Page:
By Mandy Nelson
We’ve racked up another working year and will complete the Year of the Monkey early in 2017. The year 2016 has, I think, gone a bit tits-up. It feels like a Quentin Tarantino-directed movie, what with the Syrian situation, Brexit, Donald Trump, earthquakes, storms, floods and the deaths of musicians who basically held the fabric of the whole universe together. The onus is on me to give it a happy ending by writing a festive Christmas Chimp, surely the appropriate way to communicate in the Year of the Monkey.
That got me wondering why MailChimp is called what it is – because, well, that is how my mind works. I bow to Google, as you do, for the answer to all stupendously trivial questions. I would have been more surprised not to find it. Turns out some dude named Ben Chestnut working for a web development company called Rocket Science cobbled together some leftover scrap code and developed MailChimp in 2007. He said: “We had this philosophy when it came to our web design projects: ‘If all else fails, add a monkey. Clients love monkeys.’ So we called it ChimpMail. Then we learned the domain was taken. So we called it MailChimp.” At this point I developed a strong urge to tell Ben that a chimp is actually a great ape, not a monkey, but I couldn’t find his email address.
MailChimp has a mascot named Frederick von Chimpenheimer IV, or Freddie for short. Ben Chestnut reveals “We really didn’t spend that much time fostering his image or brand or anything. It was our customers and employees who brought him to life and gave him his personality.” I really like this comment because it shows a deep understanding of branding and marketing by that old Chestnut, Ben. He clearly gets that customers actually own the brand, and that brand development is a somewhat interactive process. I’m starting to feel Ben and I are on common ground.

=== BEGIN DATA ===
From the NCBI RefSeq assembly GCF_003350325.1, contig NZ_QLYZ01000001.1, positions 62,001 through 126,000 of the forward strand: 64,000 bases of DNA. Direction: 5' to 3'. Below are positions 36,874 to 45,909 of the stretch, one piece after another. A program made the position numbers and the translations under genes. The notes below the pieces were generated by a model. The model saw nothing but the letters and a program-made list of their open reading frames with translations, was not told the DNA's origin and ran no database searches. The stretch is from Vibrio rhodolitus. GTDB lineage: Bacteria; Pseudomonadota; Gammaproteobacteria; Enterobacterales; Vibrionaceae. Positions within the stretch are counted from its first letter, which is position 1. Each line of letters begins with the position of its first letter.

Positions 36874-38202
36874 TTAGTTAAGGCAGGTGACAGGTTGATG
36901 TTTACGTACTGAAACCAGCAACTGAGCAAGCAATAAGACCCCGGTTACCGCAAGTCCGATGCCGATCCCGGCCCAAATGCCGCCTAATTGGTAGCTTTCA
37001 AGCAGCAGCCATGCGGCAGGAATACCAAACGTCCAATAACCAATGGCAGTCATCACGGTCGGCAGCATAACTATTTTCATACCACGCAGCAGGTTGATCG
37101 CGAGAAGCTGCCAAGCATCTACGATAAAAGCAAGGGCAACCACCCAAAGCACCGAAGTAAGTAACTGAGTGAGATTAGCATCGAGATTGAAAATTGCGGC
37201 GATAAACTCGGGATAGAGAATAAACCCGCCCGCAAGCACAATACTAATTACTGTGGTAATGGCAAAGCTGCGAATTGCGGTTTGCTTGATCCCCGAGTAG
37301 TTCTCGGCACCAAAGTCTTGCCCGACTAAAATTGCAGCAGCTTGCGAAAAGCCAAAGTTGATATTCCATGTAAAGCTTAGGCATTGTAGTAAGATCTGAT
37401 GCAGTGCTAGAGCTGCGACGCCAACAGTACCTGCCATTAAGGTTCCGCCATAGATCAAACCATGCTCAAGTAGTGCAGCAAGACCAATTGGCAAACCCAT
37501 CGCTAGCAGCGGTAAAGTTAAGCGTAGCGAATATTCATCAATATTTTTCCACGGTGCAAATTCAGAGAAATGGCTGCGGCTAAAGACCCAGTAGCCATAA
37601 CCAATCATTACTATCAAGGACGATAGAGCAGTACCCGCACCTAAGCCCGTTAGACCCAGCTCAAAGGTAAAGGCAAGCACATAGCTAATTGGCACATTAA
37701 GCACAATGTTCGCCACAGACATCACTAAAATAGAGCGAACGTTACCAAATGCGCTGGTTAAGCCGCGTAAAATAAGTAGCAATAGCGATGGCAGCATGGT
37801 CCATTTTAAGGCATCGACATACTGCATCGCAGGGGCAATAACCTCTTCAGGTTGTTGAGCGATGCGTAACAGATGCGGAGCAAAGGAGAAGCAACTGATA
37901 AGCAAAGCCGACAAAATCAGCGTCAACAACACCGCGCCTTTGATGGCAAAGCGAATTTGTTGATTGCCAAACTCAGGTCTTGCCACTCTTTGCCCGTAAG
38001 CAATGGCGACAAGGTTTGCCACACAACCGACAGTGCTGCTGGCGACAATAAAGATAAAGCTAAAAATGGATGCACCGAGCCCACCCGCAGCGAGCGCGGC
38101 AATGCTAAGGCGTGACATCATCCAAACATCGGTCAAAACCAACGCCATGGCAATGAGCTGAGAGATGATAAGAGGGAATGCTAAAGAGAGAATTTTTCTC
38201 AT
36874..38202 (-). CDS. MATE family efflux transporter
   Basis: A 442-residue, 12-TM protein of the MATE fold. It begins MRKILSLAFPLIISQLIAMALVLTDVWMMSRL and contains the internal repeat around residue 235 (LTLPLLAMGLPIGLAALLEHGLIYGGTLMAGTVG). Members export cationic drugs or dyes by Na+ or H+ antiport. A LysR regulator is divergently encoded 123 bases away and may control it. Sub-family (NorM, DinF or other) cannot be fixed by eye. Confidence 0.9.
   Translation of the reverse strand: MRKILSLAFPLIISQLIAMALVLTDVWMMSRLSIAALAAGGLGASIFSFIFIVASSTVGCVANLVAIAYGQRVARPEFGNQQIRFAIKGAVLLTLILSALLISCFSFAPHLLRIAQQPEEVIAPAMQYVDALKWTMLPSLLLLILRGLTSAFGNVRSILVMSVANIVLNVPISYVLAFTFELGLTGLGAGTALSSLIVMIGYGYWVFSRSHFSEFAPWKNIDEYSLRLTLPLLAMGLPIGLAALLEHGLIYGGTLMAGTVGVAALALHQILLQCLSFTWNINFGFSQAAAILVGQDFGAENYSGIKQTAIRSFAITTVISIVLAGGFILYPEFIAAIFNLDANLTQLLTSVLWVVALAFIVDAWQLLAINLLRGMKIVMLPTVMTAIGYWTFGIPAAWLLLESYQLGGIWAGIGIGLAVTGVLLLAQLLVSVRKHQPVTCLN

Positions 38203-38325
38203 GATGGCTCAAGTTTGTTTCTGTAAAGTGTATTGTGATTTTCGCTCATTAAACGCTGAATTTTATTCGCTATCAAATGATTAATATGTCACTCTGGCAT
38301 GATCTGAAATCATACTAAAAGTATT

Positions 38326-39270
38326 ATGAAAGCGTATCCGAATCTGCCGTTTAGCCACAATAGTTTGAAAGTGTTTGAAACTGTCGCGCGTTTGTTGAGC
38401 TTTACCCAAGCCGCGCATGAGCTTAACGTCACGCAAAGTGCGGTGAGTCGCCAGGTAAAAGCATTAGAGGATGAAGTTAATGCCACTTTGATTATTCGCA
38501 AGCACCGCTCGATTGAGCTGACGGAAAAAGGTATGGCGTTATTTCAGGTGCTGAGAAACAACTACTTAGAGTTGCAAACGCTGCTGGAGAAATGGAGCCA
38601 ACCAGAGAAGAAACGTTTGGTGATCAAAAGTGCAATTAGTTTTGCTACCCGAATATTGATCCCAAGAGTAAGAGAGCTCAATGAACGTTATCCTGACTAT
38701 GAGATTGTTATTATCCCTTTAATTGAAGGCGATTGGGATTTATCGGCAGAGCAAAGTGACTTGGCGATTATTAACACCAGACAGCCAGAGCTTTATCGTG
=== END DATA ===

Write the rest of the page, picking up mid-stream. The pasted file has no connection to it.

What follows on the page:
I decide I have nothing against monkeys. Or apes. In fact, my birth year in the Chinese zodiac is the year of the monkey. I ponder whether Ben might also be a zodiac monkey in which case he will supposedly be witty and intelligent with a magnetic personality and is a teeny bit naughty. Monkeys are fast learners and crafty opportunists. Add ambitious and irritable to those traits if you are a fire monkey like me. I now want to fully embrace Ben’s philosophy of ‘add a monkey’ as a mantra for all aspects of my life.
I’m on a roll. I search for munky next and discover American musician James Christian Shaffer, better known by his stage name ‘Munky’, co-founder and guitarist of the nu metal band Korn. His nickname ‘Munky’ is a reference to his feet which resemble monkey’s hands when spread. I think I love him.
So, more is better, right? I search deep and dark, and meet munkey, a sub-species of the human race developed by modern governments to ensure production. These beings demonstrate agression and racism, and political and religious extremism, but make up for their shortcomings by paying taxes. Munkeys see evil, hear evil and speak evil. Munkey seems like the personification of 2016 but I can’t see how he adds anything to Christmas cheer. I uninvite munkey to all seasonal jollification but file him in a secure, dank, mental vault for future reference.
We don’t get a lot of monkeys or great apes in New Zealand outside of zoos, but rare Monkees Mickey Dolenz and Peter Tork actually snuck into our country late in November without me noticing, and performed only metres from where I work. They probably even walked down my street. In the spirit of the season, I Googled them too, to see if they have a Christmas song and it turns out they do. Yay! It’s an ancient carol in Spanish and it’s completely charming.
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